Snap’s in Trouble
Snap (Nasdaq: SNAP) has disclosed that Chinese tech behemoth Tencent (OTCMKTS: TCEHY) owns some 145 million of its common shares—which carry no voting rights—through an affiliate, good for a 12 percent ownership. Before you get too excited (if you own SNAP), keep in mind that Tencent makes all sorts of investments in the U.S., and the investment doesn’t necessarily mean it intends to take over the struggling Snap.
The ownership could be a precursor to some kind of partnership, however, and Snap may need this partnership to have a fighting chance, because on its own things are not looking good. Back in 2014, Snap founder Evan Spiegel, infamous for hubris, reportedly had turned down an investment deal from Tencent by asking for way too much. Now, if Spiegel were to sell, chances are the price tag will be but a small fraction of what he could have gotten three years ago.
The latest quarter was another bad one for Snap. While third-quarter revenues increased by 62 percent to $207.9 million, it pales in comparison to the preceding quarter’s 153 percent growth. Expenses remained sky high. The company incurred an operating loss of $461.8 million, up from the second quarter’s $449.0 million loss. The biggest negative was that the key metric, user growth, was once again below expectations. The daily-user count for the Snapchat app grew to 178 million, up 4.5 million from the second quarter, but The Street was looking for approximately 182 million.
Since the company primarily makes money through ads, slowing user growth is not a good trend, particularly as its app’s once unique features have been copied by juggernaut Facebook’s (Nasdaq: FB) Instagram, which had 500 million daily active users. Facebook, by the way, had tried to buy Snapchat for $3 billion in 2013 but was rejected. Now it’s eating Snap’s lunch.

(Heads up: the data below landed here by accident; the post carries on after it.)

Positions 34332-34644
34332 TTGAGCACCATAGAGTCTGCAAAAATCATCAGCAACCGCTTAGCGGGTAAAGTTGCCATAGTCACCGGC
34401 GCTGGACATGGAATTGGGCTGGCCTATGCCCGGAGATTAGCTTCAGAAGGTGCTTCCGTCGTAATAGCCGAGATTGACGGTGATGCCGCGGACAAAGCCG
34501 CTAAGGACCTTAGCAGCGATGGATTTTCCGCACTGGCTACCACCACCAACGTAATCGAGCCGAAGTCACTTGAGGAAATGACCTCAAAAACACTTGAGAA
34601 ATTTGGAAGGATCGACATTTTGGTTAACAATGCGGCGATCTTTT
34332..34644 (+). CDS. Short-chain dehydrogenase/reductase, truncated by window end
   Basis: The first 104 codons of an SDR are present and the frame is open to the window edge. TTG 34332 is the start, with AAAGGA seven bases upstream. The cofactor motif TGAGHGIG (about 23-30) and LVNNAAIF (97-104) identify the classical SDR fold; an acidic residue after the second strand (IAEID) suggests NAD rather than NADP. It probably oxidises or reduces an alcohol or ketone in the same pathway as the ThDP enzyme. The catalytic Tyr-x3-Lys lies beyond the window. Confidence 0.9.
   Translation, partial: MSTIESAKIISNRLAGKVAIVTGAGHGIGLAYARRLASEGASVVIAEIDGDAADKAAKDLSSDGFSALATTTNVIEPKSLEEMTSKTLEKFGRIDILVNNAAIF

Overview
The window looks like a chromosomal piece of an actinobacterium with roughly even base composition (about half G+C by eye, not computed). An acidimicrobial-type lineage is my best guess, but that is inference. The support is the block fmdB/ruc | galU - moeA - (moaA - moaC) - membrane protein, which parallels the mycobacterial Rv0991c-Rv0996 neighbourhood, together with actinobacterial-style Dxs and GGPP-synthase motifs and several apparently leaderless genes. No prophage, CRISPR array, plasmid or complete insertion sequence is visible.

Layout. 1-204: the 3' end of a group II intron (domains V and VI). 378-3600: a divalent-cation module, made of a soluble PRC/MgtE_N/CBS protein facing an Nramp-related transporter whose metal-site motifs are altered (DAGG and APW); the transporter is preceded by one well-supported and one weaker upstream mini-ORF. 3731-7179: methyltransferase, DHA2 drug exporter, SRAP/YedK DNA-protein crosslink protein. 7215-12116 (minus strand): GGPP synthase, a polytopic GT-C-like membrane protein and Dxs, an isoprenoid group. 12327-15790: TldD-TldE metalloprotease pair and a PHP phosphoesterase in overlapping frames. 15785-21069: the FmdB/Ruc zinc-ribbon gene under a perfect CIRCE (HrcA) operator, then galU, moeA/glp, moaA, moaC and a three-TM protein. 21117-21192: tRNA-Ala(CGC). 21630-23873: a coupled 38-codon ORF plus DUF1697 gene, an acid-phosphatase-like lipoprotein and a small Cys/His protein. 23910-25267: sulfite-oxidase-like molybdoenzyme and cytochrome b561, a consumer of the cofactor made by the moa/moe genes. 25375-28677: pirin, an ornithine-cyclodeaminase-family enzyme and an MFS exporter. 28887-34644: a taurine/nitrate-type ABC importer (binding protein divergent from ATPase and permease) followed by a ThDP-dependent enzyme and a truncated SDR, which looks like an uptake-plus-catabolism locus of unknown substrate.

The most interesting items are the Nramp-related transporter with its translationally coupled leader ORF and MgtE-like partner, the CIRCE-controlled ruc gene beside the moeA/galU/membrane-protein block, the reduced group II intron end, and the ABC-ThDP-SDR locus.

Spiegel announced that Snap will redesign the app to “make it easier to use,” in what appears to be an effort to attract new users—the slightly older folks. Part of Snapchat’s appeal to young people, however, is that its non-conventional design distinguished it from the likes of Facebook, which over time began to attract parents and grandparents, making it less “cool” to the younger crowd. In fact, a major overhaul of the app could end up alienating some of its current user base.
Snap acknowledged that the redesign will probably be disruptive to its business in the short term and it doesn’t know how the update will change the behavior of its user community. The redesign looks like a desperate move to shake things up because status quo isn’t working.
Symbolic of its problems, Snap disclosed that included in the $449 million loss in the third quarter was nearly a $40 million on Spectacles, sunglasses equipped with a camera that worked with Snapchat. These gimmicky sunglasses were supposed to be one main way to diversify revenue source, but they failed miserably. Management badly overestimated demand and there are hundreds of thousands of unsold units sitting in warehouses.
One of the hottest IPOs this year, SNAP has been a flop. The stock dove more than 14 percent in reaction to the third-quarter results and the future looks murky, to say the least. Outside help looks like its best chance.